"Louisiana Kitchen," by Paul Prudhomme

Pros: Perfectly-balanced flavors!
Cons: Waaaay too much butter
Rating: 4 out of 5

First posted 7/13/2000

Goodness, my second review in which I’m going to complain about recipes with too much butter. You’re going to get the wrong idea, I’m sure. I LOVE fatty foods, even if I shouldn’t eat so many of them. I adore rich, full-bodied delicacies. But even I have my limits, and every now and then this book crosses them. There really is such a thing as too much butter. No, really.

Reading Chef Paul Prudhomme’s cookbooks over the past years has been rather interesting. “Louisiana Kitchen” is an extraordinarily high-fat cookbook, with a picture of a VERY large Chef Paul on the cover. “Fork in the Road” has a non-photograph cover and the recipes include aspartame (gack!). “Louisiana Tastes” comes next, I do believe, and takes a much better middle road – less butter, more veggies, but none of that awful aspartame stuff. (I know some people like it, but I can’t stand the aftertaste.) In the picture on the cover Chef Paul looks much older and rather smaller.

Back to “Louisiana Kitchen.” It’s the first Chef Paul book we got, and we still love it, even if we are trying to tone down the fat right now. The cookbook has such a familiar feel to it that we tend to call Chef Paul “Uncle Paul” around the kitchen–he just exudes that sort of we’re-all-family feeling in his recipes.

“Louisiana Kitchen” is Cajun cooking – that means relatively simple, hearty, spicy, highly-flavored cooking. Most of Chef Paul’s recipes include incredible spice mixes. They may look daunting in volume but go with it at least once or twice – I predict you’ll find the flavors and spiciness are almost always exactly right. Chef Paul even provides detailed directions for preparing a roux, that cooked flour/oil mix used to thicken and flavor many Cajun dishes.

Our favorite dishes from this book include the Seafood Dirty Rice. When we made the seafood stuffed whole fish (very impressive-looking!) we used red snapper, and it was wonderful. The oysters en brochette recipe is the best variation of this dish I’ve ever had – full of incredible flavor! The seasoning mix included 4 different types of ground pepper, from sweet paprika to white pepper. The Cajun meat pies with the “salty and sweet” filling (ground pork, ground beef, candied sweet potatoes, and lots of spices) are to die for!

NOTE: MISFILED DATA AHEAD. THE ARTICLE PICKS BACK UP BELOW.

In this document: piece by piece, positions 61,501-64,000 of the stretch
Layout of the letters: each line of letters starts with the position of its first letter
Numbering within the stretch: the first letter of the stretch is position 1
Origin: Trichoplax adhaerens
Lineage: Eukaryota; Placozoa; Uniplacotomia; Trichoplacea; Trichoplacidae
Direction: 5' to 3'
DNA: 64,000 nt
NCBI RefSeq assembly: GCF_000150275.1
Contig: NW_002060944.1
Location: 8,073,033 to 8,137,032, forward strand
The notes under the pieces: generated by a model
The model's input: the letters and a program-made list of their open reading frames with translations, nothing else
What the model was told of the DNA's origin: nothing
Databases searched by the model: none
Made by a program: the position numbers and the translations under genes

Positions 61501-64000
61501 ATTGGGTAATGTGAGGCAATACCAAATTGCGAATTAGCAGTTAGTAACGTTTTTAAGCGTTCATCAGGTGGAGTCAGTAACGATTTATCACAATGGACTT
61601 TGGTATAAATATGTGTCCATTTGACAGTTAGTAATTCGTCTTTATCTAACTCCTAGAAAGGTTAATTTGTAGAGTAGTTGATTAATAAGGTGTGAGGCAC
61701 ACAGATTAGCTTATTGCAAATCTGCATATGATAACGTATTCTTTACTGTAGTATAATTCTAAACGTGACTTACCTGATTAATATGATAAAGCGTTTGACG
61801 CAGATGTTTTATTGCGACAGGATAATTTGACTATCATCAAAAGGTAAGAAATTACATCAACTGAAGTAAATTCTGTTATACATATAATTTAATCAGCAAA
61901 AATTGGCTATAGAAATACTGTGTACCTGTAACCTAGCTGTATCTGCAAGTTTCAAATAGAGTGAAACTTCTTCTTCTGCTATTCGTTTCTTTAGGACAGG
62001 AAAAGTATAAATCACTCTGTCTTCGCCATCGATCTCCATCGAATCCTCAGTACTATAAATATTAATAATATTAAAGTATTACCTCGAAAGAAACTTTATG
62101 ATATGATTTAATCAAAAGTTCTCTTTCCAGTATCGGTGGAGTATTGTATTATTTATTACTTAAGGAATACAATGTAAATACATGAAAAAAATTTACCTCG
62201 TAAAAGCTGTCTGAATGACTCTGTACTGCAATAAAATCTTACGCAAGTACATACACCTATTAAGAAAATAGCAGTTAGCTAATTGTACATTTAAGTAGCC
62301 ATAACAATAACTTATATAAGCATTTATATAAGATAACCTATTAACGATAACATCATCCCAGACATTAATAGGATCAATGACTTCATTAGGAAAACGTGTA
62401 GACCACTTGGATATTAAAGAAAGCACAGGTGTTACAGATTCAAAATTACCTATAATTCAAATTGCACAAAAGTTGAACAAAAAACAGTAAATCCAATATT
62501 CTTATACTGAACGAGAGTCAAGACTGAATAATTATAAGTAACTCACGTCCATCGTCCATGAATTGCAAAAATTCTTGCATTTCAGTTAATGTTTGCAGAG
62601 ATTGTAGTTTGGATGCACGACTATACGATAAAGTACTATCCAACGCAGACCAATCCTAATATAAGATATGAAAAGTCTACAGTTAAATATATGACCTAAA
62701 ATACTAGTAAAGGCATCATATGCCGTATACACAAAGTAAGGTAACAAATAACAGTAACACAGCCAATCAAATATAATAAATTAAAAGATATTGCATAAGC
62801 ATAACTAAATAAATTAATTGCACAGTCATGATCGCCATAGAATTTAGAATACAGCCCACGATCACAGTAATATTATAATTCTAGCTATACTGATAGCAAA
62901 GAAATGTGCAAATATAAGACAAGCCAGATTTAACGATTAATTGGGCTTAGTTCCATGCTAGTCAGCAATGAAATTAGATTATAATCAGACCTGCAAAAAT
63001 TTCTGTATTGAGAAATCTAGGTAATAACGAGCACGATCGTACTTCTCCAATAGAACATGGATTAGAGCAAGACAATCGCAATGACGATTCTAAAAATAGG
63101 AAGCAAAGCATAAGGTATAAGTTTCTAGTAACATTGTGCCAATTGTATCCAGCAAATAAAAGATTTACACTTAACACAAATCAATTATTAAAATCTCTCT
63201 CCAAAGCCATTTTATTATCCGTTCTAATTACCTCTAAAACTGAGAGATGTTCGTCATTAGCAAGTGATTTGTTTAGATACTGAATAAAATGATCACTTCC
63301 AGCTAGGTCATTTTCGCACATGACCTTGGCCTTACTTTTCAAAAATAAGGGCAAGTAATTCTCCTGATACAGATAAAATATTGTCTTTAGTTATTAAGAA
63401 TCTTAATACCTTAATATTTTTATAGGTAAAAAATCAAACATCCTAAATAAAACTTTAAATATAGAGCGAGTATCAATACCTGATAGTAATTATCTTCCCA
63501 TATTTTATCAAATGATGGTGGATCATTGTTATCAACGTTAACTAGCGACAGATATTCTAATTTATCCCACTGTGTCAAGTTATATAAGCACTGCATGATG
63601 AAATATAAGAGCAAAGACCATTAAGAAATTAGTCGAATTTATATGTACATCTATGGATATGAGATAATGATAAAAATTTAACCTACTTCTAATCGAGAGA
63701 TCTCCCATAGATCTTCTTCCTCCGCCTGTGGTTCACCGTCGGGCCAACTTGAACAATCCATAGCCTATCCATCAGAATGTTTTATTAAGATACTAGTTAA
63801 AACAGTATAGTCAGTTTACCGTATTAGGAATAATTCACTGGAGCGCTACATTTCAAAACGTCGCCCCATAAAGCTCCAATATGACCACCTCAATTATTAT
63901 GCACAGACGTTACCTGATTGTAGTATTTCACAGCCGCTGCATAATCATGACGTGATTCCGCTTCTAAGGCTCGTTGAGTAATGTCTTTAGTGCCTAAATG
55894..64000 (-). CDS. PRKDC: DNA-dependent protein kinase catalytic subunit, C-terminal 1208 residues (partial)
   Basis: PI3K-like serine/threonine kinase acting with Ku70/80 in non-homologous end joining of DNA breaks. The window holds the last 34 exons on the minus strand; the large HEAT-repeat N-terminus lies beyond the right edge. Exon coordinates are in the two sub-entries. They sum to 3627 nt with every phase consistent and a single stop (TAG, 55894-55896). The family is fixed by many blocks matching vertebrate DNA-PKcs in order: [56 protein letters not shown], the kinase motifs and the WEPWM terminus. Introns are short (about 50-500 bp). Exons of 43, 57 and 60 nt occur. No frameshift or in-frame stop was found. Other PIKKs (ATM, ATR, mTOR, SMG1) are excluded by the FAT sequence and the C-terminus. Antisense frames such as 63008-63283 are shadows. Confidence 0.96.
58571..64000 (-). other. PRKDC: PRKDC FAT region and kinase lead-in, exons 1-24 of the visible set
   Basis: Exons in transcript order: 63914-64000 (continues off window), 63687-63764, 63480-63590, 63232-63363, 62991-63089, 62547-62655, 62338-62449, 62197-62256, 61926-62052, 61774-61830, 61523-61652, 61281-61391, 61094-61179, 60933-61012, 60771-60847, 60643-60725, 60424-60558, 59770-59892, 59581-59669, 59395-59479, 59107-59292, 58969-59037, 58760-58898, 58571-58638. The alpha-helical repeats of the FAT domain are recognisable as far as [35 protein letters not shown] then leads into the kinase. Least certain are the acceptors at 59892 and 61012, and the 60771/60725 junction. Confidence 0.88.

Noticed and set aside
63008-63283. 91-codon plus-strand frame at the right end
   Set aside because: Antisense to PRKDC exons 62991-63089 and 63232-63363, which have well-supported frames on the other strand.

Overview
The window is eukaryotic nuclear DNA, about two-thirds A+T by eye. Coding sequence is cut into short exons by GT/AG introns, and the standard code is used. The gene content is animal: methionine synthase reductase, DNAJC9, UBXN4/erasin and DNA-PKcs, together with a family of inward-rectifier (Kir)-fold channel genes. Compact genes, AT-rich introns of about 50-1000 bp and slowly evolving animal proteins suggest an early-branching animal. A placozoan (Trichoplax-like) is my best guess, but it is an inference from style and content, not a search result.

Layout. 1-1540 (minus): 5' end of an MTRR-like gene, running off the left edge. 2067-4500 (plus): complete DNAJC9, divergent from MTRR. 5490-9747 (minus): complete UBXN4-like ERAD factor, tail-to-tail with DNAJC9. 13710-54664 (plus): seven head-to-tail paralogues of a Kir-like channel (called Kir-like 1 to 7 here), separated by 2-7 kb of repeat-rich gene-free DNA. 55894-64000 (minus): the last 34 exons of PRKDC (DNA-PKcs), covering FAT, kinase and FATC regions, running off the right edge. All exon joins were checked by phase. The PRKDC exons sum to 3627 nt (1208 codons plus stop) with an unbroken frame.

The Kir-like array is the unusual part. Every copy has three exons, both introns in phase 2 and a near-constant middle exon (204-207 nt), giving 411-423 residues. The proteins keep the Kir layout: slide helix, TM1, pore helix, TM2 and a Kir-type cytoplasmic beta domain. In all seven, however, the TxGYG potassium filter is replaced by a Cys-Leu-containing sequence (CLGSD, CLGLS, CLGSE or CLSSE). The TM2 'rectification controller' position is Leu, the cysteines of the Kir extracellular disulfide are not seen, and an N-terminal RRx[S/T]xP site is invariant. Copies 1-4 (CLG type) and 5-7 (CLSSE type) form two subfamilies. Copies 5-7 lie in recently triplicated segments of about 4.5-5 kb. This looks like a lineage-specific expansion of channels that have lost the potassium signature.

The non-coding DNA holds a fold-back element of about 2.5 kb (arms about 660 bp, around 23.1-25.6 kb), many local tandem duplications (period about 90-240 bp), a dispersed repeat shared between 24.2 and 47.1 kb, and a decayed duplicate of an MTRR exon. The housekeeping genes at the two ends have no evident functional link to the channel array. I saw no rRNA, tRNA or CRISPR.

The lamb curry is good, but when it says that it’s “very hot,” it means it. We’d cut the jalapenos. Also, this is one of those recipes that made me comment on the butter – there’s a difference between swimming in fatty goodness and SWIMMING in fatty goodness. The other such recipe is the candied potatoes. We make them on many a Thanksgiving because they have so much flavor, but you might want to halve the butter.

All in all, this is a wonderful cookbook filled with flavors that will amaze you. Don’t buy it if you’re trying to lose weight, though. If you are, try “Louisiana Tastes” instead.

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One comment on “"Louisiana Kitchen," by Paul Prudhomme
  1. aspartame is good but i think Xylitol is even better because it is natural and organic :

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